Psalm 150 shows us that one of the primary messages of the Psalms is that we can each move from lament to praise. What’s amazing to me though, is the way the book of Psalms takes us to this conclusion.
These are the four marks of Ascension hope: receiving the blessing of Jesus, yet recognizing his absence, realizing his place, and seeing his awesome worth.
Being a Christian in this time should not make us careless, nor overcome with cares, but, rather, full of care.
When the Church is true to her identity, there is nothing else like her in the world. Though she be hated, though she be neglected, though she be maligned, she belongs to God and is precious in his sight through Jesus Christ.
“Honor everyone. Love the brotherhood. Fear God. Honor the emperor.” (1 Peter 2:17). What a passage for our time!
Think of it in terms of a line graph – we need to understand that the shape of the Christian life is not the constant upward curve, but instead the downward and then upward shape of the check mark.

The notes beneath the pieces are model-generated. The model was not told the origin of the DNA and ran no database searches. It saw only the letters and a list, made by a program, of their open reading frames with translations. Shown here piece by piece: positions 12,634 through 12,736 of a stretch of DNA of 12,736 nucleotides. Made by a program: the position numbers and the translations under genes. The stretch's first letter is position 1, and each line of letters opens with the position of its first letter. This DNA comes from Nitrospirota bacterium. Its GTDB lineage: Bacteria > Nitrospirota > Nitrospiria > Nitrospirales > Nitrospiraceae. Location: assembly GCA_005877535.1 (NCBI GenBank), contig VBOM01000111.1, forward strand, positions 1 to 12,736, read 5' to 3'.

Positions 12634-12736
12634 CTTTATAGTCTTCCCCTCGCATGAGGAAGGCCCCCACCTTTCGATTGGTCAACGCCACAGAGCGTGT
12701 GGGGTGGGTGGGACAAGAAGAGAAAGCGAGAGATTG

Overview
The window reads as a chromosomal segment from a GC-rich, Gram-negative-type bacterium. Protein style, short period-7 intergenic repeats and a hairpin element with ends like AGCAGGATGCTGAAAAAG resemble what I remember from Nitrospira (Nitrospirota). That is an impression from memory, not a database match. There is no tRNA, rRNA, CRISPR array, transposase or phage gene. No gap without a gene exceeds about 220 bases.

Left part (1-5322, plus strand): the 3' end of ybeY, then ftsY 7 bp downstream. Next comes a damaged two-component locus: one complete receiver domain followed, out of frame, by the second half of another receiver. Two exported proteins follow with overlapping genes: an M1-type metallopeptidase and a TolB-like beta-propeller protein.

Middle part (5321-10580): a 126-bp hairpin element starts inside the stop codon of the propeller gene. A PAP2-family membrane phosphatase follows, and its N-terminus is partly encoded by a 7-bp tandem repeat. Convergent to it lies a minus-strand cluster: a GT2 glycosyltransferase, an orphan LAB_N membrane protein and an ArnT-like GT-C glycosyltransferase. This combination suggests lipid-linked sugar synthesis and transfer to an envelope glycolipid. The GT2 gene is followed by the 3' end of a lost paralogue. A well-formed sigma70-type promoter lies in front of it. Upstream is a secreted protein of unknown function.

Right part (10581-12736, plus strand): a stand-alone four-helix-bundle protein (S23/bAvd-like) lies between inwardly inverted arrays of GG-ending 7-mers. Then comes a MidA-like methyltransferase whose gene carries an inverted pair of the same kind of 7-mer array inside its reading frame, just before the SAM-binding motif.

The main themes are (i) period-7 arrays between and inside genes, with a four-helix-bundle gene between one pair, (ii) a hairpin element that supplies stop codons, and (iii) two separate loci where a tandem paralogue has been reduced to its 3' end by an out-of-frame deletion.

For the Christian, death can do more than to deliver us into the hands of the One who overcame, you might even say, folded up death on our behalf.
In the crown of thorns, the burden of life under sin, indeed, sin itself, is rolled onto the very head of Jesus the Messiah.
Jesus, our king, came that first Holy Week to meet us at our deepest need, win the greatest victory, paying the greatest cost.
A sermon on Psalm 23, given by the Rev. Justin Clemente at New Creation Church (Anglican), Hagerstown, MD on March 22, 2020 the fourth Sunday in Lent. A Song of Comfort If There Ever Was One I saw on the news this week that Yo-Yo Ma, the famous cellist, is leading a Coronavirus-related endeavor called […]